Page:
We briefly mentioned the Felton Report in class, but never went over it at length. Specifically, the 2010/2011 report has an excellent color scheme, typeface selection, and beautiful representations of day-to-day minutiae.
New York Magazine recently took all of this coming Oscar’s Best Picture nominees and analyzed them as simple infographics. Nothing mind-blowing, but it’s an easy distraction and something to get you in the mood for this Sunday’s telecast.
Yet another entry from Infographic of the Day, I spent a good chunk of time after class reading and digesting an article about this infographic from Pop Chart Lab. Not just for the pretty graphic above, but for how the designers went about collecting and processing data, and then drafting multiple graphics to come up with the image you see here. I find it particularly relevant given today’s themes about process, showing your work, and the importance of leaving a paper trail to show how far you’ve come since the first draft. Definitely worth a read if you have some time, and some needed inspiration for the final.
After clicking through Levi’s last post, I stumbled upon this article in the archives. I’m a huge fan of subway maps and how metro systems are designed for wayfinding, so this image really resonates with me. In my opinion it does a better job of diagrammatically laying out the US Interstate Highway system than previous attempts, and uses a color scheme/logic that is halfway between the iconic London Tube map and Madrid Metro’s latest map design. Click the map for the full-scale version.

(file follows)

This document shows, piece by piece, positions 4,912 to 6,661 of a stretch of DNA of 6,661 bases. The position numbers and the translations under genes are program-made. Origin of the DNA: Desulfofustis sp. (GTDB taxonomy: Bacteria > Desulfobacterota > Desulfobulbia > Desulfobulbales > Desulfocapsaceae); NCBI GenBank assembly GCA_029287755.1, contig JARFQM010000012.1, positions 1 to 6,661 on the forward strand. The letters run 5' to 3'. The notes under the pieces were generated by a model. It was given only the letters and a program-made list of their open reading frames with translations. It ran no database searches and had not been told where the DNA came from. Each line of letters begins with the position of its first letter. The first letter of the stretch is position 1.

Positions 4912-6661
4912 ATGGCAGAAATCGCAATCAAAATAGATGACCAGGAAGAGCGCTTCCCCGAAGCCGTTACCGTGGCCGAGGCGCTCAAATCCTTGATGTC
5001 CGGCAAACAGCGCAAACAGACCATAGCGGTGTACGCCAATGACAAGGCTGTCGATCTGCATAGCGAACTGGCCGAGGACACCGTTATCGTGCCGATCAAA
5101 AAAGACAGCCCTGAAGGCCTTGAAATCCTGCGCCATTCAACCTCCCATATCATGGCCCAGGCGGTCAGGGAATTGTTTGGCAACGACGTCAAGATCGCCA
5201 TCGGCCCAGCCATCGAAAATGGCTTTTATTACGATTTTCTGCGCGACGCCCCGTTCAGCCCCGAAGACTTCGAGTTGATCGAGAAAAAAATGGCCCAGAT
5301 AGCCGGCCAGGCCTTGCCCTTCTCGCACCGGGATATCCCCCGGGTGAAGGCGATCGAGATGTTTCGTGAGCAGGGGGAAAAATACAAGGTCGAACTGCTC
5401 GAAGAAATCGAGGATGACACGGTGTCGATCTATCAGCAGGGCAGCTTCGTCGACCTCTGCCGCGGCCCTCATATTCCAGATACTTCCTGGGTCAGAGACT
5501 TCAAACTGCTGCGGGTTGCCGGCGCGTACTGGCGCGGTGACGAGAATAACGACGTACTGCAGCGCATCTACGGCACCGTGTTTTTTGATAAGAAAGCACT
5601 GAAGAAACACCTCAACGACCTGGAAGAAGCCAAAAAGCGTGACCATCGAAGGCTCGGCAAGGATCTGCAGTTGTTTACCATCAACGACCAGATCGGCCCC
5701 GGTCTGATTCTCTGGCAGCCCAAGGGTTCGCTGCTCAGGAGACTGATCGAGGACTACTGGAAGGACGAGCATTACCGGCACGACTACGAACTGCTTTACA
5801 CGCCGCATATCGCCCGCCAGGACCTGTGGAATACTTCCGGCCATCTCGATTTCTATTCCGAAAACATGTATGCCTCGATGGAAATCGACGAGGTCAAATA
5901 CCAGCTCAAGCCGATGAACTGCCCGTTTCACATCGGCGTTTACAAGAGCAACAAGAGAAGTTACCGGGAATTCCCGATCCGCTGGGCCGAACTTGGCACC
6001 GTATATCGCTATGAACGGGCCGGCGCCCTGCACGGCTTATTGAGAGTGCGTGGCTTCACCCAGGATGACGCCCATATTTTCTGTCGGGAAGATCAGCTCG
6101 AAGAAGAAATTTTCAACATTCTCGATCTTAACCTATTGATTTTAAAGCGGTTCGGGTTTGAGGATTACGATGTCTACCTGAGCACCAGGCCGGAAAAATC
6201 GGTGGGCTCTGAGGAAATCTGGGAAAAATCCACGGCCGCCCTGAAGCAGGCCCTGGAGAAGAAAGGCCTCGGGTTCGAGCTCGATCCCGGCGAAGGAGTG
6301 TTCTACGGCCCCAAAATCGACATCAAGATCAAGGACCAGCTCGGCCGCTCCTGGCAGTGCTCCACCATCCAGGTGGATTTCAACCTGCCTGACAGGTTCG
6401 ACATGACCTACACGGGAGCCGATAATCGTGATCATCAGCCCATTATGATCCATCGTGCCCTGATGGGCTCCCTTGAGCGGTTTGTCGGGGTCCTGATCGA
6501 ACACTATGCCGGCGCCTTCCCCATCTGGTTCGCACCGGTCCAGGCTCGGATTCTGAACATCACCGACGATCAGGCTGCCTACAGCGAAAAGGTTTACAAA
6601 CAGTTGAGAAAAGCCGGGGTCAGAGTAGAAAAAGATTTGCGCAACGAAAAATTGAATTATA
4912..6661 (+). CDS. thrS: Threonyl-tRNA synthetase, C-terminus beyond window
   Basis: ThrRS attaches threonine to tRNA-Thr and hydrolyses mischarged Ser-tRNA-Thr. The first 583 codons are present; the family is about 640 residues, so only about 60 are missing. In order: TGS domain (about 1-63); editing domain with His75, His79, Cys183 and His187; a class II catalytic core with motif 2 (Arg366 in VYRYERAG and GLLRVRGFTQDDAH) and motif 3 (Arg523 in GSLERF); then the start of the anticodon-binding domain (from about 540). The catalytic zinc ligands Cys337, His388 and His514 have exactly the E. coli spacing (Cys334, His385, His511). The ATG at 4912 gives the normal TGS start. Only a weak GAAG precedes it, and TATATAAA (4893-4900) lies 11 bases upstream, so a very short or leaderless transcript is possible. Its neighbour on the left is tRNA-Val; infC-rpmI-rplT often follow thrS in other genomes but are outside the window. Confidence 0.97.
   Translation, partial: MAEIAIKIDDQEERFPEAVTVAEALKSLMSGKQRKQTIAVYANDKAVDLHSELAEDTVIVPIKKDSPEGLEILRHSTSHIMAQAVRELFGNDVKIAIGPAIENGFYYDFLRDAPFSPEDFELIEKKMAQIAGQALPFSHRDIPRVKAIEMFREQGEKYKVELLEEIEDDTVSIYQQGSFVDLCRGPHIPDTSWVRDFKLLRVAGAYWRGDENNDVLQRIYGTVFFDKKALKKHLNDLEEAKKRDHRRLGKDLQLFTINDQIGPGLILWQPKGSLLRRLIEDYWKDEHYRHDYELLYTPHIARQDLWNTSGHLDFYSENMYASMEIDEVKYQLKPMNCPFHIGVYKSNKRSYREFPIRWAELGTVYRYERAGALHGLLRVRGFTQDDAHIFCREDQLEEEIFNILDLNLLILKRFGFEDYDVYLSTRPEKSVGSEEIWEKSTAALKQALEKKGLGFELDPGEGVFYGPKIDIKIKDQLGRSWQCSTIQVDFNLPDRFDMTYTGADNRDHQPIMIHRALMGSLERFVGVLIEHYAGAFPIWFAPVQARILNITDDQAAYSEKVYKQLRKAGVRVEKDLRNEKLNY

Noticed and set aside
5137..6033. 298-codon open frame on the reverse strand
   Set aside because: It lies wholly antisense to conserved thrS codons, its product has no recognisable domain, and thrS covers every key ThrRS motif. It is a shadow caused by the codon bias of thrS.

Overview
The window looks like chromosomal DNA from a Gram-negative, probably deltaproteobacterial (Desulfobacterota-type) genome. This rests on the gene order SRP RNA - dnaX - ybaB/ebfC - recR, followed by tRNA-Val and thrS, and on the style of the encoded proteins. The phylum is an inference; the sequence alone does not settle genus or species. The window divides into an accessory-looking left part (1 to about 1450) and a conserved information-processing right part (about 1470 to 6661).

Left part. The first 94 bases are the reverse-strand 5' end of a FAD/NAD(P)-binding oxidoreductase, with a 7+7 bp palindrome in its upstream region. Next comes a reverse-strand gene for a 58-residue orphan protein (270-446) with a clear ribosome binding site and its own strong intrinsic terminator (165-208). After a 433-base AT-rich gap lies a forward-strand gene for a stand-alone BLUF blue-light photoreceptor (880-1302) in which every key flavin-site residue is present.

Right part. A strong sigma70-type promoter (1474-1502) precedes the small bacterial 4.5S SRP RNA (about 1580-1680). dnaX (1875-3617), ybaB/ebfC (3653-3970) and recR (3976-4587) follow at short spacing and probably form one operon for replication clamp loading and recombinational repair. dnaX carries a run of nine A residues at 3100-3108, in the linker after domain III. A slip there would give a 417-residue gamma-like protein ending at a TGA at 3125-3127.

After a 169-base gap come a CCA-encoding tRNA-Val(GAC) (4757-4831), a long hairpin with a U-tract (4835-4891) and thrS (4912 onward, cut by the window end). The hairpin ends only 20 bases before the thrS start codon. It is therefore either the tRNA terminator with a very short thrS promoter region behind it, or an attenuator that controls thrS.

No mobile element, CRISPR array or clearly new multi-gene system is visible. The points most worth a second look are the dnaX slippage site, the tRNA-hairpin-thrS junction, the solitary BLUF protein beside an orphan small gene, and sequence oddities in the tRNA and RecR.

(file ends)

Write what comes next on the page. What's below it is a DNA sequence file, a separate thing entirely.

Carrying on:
One of my all-time favorite New Yorker covers by Maira Kalman and Rick Meyerowitz. After 9/11, the duo remade the map of New York and it’s neighborhoods as a collection of places based on Middle Eastern countries. Part zeitgeist, part humor, and part response to the nation’s growing Islamophobia, this cover is both cheeky and controversial.
As per the shorter Viegas and Wattenberg article from today’s discussion, here’s a link to the New York Times infographic on charting unemployment from 2007-2009 for “people like you”. The infographic allows the user to highlight specific cohorts to help identify which demographic group is most like them. The graph also changes in real time to reflect the inputs.